It was a night of very tough opponents and tough losses, though the two didn't necessarily correlate. Downend 1 were supposed to have an easier night against Hull & Beverley Romans 2, but they didn't. The Rook1Es had the very strong Mushrooms 1, but proved more than equal to the challenge. Downend 2 suffered against MK Phoenix 2 and relegation to Division 4 is sealed. Since you can view the games yourself, you're doubtless here for the spooky film quiz, so let's crack on. Click the picture for the answer!
Something went wrong in my opening, but I managed to claw my way back to level. Perhaps I should have taken a topical approach and declared a win there before the final score. Despite no pressure in the endgame, time or otherwise, I then managed to end matters on the spot with a spectacular double blunder.
Dominique had a calmer game, with white making gains on the queenside and black fighting back in the centre. With airy kings in a heavy piece endgame, accurate calculation was required, and it started to look like Dominique's passed doubled pawns might run through, but as the bits were exchanged a more predidctable drawn result emerged.
Stephen played well in the opening and the fighting for the holes in black's position made for some juicy piece placement. While we're all taught that holes in a position can be a weakness, it's easy to forget that it means some pawns are steamrollering ahead. Unfortunately for this balanced game, the pawn roller was more effective this time.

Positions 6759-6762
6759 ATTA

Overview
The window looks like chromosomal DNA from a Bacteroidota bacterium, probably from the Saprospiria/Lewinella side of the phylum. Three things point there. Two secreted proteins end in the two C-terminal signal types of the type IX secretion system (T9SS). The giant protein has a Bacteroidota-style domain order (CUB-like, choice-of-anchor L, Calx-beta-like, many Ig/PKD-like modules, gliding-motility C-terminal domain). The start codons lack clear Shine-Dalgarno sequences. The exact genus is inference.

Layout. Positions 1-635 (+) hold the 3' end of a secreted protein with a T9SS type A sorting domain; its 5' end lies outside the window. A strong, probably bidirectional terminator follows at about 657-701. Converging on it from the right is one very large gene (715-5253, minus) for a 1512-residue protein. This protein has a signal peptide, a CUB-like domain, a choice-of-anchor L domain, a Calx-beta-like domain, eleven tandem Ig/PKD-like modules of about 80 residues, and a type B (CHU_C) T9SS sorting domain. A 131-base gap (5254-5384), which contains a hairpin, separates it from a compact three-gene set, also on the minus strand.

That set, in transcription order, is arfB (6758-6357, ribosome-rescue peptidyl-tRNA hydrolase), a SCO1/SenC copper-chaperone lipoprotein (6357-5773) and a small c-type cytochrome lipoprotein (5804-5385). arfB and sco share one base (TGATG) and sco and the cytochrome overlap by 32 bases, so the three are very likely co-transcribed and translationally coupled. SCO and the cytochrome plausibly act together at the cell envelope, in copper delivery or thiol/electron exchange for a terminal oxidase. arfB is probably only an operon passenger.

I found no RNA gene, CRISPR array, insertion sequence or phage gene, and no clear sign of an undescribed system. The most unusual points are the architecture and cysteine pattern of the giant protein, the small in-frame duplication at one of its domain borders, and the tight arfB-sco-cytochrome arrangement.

Dave's game was a proper positional affair, with pieces being shifted to optimal squares before exchanges happened (on move 21). Things looked to be going well, but white gained good chances with a protected passed pawn in the endgame. Tenacious defence set enough for problems for white and while there may have been an edge still available, a draw was agreed.
Oli had the toughest club opponent of the night and I assumed he was winning the whole way through. His kingside expansion looked so much safer than mine. An exchange was lost and I was still optimistic, but in the end the attack against the wide open king wasn't quite enough.
Ian scored an excellent win in this one. Careful piece shifting eventually saw a central white pawn fall. White lashed out with a sacrifice to weaken the kingside but the position was closed and it was really just a lost piece, which was enough to earn Ian the point.
It wouldn't be an Aron game if there wasn't something wild. Unable to regain a gambitted pawn, our chap went all in with a piece sacrifice that looked very good. There was a winning line, but it proved too risky to accurately calculate and Aron very sensibly forced a draw by repetition.
Finn's opponent went for a quick queenside development plan. Finn went for a quick hack against the fianchetto. It fell apart very quickly for white.
Ian's game was a slow starter with both sides taking plenty of time. The position was closed and black had less space to work with, which ultimately lost a pawn. Despite a hearty defence, white was able to scupper black's plans as the remaining pieces ran out of squares.
If you recall the game from the last season, Samy seems to have a grudge against the Caro-Kann. This time it took an exchange sacrifice that let white mop up all the pawns while maintaining a passed pawn of his own. By the time black gave the rook back, it was just a matter of converting the point.
Jon, in a hunt for more material for The Chess Pit podcast, returned and snatched a cheeky b-pawn. The pressure mounted and white started to gain an edge, but things reached a head when an accidentally set pre-move wasn't unset in time and a piece was lost.
Elliott played a professional-looking Sicilian opening, but a piece was dropped early on. It was always going to be tricky from there on, and when black invaded with the rooks there was little defence that could be offered.
One more to go until the playoffs!